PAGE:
‘The Amazing Race’ Host Phil Keoghan on Job Hazards: Too Much Sun and Sensory Overload — IndieWire’s Turn It On Podcast

The host reflects on the reality juggernaut's 10 Emmy wins, the "audacity" of its production around the world, and what's on tap for Season 30.
The Amazing Race's Phil Keoghan on Job Hazards: Sun & Sensory Overload
Phil Keoghan

LAST WEEK’S PODCAST: ‘The Bachelorette’ Rachel Lindsay Gets Grilled By Comedian Paul Scheer And Tells All — IndieWire’s Turn It On Podcast

Phil Keoghan wasn’t so sure about this season’s twist on “The Amazing Race.” The host liked the idea of pairing 22 contestants into 11 teams – a departure from the having teams with pre-existing relationships – but he worried that these strangers would try to avoid conflict.

Turns out he didn’t need to worry. By episode 3 – day 5 of the 21-day shoot – the facades had already worn off. “It’s been a real interesting social experiment,” he said. “What we’ve ended up with is really good TV.”

We spoke with Keoghan as the show headed toward Thursday night’s Season 29 finale. Listen below!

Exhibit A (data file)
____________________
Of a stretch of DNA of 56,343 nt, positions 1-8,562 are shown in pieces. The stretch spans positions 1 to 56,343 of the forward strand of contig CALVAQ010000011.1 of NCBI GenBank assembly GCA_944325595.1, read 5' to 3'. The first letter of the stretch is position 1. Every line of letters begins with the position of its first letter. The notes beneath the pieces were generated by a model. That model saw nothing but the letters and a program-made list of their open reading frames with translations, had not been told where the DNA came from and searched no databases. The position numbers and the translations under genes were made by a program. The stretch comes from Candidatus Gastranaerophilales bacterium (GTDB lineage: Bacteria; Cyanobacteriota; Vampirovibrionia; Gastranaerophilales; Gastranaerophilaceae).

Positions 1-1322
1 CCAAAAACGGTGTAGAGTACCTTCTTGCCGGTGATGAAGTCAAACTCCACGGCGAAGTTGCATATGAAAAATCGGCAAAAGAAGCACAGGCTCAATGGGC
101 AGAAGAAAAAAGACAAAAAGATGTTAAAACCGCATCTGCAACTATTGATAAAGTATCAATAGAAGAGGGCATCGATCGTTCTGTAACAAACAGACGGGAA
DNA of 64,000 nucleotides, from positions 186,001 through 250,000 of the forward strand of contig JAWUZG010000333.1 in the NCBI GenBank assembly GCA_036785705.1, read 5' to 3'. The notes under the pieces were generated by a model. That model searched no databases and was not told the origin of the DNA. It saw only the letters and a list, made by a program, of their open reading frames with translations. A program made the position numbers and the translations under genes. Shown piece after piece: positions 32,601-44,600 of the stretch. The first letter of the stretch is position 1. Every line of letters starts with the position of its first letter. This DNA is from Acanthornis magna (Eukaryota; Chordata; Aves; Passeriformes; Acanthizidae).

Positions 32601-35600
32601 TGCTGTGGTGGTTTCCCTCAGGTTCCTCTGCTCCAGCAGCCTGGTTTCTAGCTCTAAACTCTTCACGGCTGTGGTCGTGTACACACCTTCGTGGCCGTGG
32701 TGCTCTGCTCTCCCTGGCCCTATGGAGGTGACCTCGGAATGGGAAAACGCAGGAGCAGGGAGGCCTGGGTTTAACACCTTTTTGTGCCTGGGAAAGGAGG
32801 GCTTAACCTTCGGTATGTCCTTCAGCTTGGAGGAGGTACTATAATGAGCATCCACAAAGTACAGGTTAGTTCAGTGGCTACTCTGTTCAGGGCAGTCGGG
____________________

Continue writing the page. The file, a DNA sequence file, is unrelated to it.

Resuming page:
“The Amazing Race”CBS

“The Amazing Race” is Emmy royalty, having won the the Primetime Emmy Award for Outstanding Reality Competition Program a whopping 10 times, out of the 14 times it’s been awarded. The show is also a utility player for CBS – it was left off the fall schedule this year for the first time in ages, but came back in this spring when the network needed it most. That’s why CBS recently renewed “Race” for a landmark 30th season next year.

Keoghan has seen the world many times over on the show, and although it doesn’t seem like he’s aged over the course of 17 years, he admits to wearing more hats these days to combat all that sun exposure. (He also jokes that he’s limited his signature eyebrow raise to just three a day, to help with wrinkles. “It’s in my contract,” he quips.)

“The Amazing Race”CBS

But the competition has also evolved. It’s faster-paced, and teams have become more aggressive in playing the game. And of course, that tension makes for good TV. “We take the good and bad of a team over time and it does get compressed,” he said. “That is them, but the compression heightens the good or the bad.”

Keoghan said he’ll keep doing “Race” as long as there’s demand for the show. “There’s an audacity to ‘The Amazing Race’ that I don’t think another show can match in terms of scale logistics, the challenges that comes from making show that takes place in dozens of countries across five continents.”

Phil Keoghan and Michael SchneiderIndieWire

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